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Growing Good Food at Home

The Best Okra Companion Plants

Okra companion plants range from vegetables to flowers. They provide shade for some lettuces, while radishes help loosen their soil.

Gumbo, which translates to okra in Bantu, is not the only dish that can be enjoyed with okra, although it’s certainly the most popular one! More popular in southern cuisine, okra can be fried, eaten whole, dried; pickled; grilled; roasted; and of course, a staple in jambalaya and gumbo. If you’re considering growing your own, consider the best okra companion plants to go with them in your garden.

This delicious, versatile seed pod isn’t technically a vegetable at all, even though that’s the way we treat it. It’s the fruit of the plant—a pod packed with flavorful seeds that you don’t need to remove before eating. But you can use the seeds and press them for a rich oil that lends its flavor to homemade breads.
Okra Plant
Okra is a warm-season crop, a member of the mallow family—which includes hibiscus and cotton. It’s easy to grow, versatile to cook with, and if you don’t manage to keep up with the harvest (it happens!), you can use the long, mature seed pods as decorations—and even for making paper and rope. Okra likes heat and humidity. If that’s what your summers are like, okra may be a good fit for you and your garden. Technically, though, you can grow okra in all USDA hardiness zones—with a little planning. All okra are what we call day-neutral. Their growth is not dependent on the length of the day in order to bloom and grow. They do still need a good 6-8 hours of sunlight a day, so pick your planting spot accordingly.

There are dozens of species of okra. The pods are either red or green, and when you cook the red pods, they usually turn green (unless they turn purple). No matter their color, though, they all have the same okra companion plants, check them out below!

Okra in basket

Okra Companion Plants

Companions plants benefit each other in one or many ways. So for example, you might plant carrots with onions, because the scent of the onions keeps carrot flies away. In other cases, you might plant two together that don’t fight for the same nutrients, like tomatoes and corn. And some benefit simply on flavor – small studies have shown that basil makes tomatoes taste better.

As for okra, you can definitely make your okra patch do double duty by adding some okra companion plants.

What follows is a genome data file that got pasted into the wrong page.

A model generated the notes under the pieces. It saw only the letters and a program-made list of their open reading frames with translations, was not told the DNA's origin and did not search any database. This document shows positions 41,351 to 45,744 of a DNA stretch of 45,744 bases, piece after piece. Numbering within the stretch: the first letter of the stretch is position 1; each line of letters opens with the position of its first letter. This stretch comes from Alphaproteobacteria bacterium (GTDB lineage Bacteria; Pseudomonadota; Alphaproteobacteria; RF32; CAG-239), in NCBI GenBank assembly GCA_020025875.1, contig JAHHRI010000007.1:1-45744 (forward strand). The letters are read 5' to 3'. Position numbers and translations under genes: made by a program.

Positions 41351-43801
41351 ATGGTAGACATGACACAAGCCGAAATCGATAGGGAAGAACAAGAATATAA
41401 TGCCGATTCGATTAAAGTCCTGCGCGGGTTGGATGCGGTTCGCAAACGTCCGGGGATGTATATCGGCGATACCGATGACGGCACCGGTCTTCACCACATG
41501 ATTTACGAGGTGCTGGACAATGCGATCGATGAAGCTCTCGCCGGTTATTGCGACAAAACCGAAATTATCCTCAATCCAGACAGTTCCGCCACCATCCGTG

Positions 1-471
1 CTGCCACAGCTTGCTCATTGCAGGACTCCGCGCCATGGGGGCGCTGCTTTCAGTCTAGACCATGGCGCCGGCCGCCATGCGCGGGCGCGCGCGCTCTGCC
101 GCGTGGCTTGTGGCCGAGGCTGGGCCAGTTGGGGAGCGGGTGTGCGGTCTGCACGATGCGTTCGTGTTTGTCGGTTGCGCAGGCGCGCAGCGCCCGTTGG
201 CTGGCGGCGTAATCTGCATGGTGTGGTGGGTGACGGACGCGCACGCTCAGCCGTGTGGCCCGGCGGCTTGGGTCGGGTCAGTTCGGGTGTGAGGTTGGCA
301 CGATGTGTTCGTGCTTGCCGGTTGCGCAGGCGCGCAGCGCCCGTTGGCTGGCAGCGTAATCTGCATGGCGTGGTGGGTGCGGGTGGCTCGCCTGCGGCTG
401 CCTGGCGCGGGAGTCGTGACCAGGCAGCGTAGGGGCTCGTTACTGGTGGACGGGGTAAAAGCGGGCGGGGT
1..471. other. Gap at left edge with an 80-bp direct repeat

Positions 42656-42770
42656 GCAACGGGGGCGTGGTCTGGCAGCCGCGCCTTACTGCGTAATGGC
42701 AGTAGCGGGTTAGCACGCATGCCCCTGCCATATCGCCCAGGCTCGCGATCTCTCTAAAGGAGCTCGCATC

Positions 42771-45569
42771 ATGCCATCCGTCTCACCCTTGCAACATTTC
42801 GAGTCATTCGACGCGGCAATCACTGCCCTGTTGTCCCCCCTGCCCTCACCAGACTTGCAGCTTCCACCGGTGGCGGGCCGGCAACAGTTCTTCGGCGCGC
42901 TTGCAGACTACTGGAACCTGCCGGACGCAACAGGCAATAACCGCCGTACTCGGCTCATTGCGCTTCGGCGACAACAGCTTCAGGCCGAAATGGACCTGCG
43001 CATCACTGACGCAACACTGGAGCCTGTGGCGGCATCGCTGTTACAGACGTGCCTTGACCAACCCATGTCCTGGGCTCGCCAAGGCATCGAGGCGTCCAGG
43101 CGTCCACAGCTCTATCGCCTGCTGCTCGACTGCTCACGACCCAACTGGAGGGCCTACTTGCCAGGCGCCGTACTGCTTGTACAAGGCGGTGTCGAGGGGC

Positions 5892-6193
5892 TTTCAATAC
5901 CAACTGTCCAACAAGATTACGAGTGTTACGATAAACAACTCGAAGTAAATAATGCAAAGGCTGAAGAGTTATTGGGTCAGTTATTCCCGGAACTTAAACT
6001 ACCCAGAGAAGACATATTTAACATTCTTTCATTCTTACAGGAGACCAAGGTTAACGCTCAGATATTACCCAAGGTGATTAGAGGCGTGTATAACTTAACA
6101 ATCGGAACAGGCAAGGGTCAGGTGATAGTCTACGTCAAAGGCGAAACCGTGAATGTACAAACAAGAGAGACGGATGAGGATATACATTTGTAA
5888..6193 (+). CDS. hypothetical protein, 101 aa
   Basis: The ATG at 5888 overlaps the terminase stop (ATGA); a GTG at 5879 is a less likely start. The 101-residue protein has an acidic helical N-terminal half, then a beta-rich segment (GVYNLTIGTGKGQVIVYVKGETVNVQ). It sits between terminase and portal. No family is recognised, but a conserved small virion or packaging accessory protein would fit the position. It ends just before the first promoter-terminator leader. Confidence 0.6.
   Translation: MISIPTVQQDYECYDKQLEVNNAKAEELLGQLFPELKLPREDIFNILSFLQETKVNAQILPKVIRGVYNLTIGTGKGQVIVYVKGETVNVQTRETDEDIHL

• Plants with shallow roots, like lettuce, can do well with okra; okra’s big leaves can shade the tender lettuce plants from too much sun.
  • Herbs are another good choice: basil, parsley, tarragon, and cilantro will appreciate the filtered sunlight. And the scent of basil near your okra will repel some pests, including flea beetles, aphids, stink bugs, and spider mites.
  • Spring crops, like peas, make a good planting companion for okra; you can plant them in the same rows. If you plant snow peas, for example, that harvest will be in before the okra even notice the peas were there. Once you harvest the peas, pull up the remaining plants to turn all the growing space over to the okra plants.
  • Radishes and peppers are other good companion plants. The radishes come with a bonus feature: radish seedlings loosen the soil as they grow, creating more growing space for your okra.
  • If you want to add a burst of color to your okra garden and attract pollinators (especially if you’re growing heirloom plants), consider flowers like cosmos and zinnia. And, of course, marigolds are always a welcome addition to almost any garden (and they’re edible, too!).
  • Sunflowers make great companions, too, adding a burst of color while attracting pollinators to your okra plants.

Learn How to Grow Okra at Home

Okra is a highly versatile, incredibly prolific plant that can grow almost anywhere that has lots of sun. From containers on balconies to open fields of freestanding plants, there’s okra that you can grow. It’s delicious raw or cooked! Come check out Pick a Perfect Pod: The Guide to Growing Okra. With this gardening guide, you get the low down on growing your own okra. We’ve got everything from the history of okra to planting to picking and storing and, of course, eating. You’ll want to check out our recipes for everything from chips to pickles and jambalaya to gumbo. These recipes make it all the more rewarding to grow your own okra. Finally, learn about nutritional benefits to help improve your health. Get it all in this Pick a Perfect Pod: The Guide to Growing Okra right now!

What are your favorite okra companion plants? Leave a comment below.


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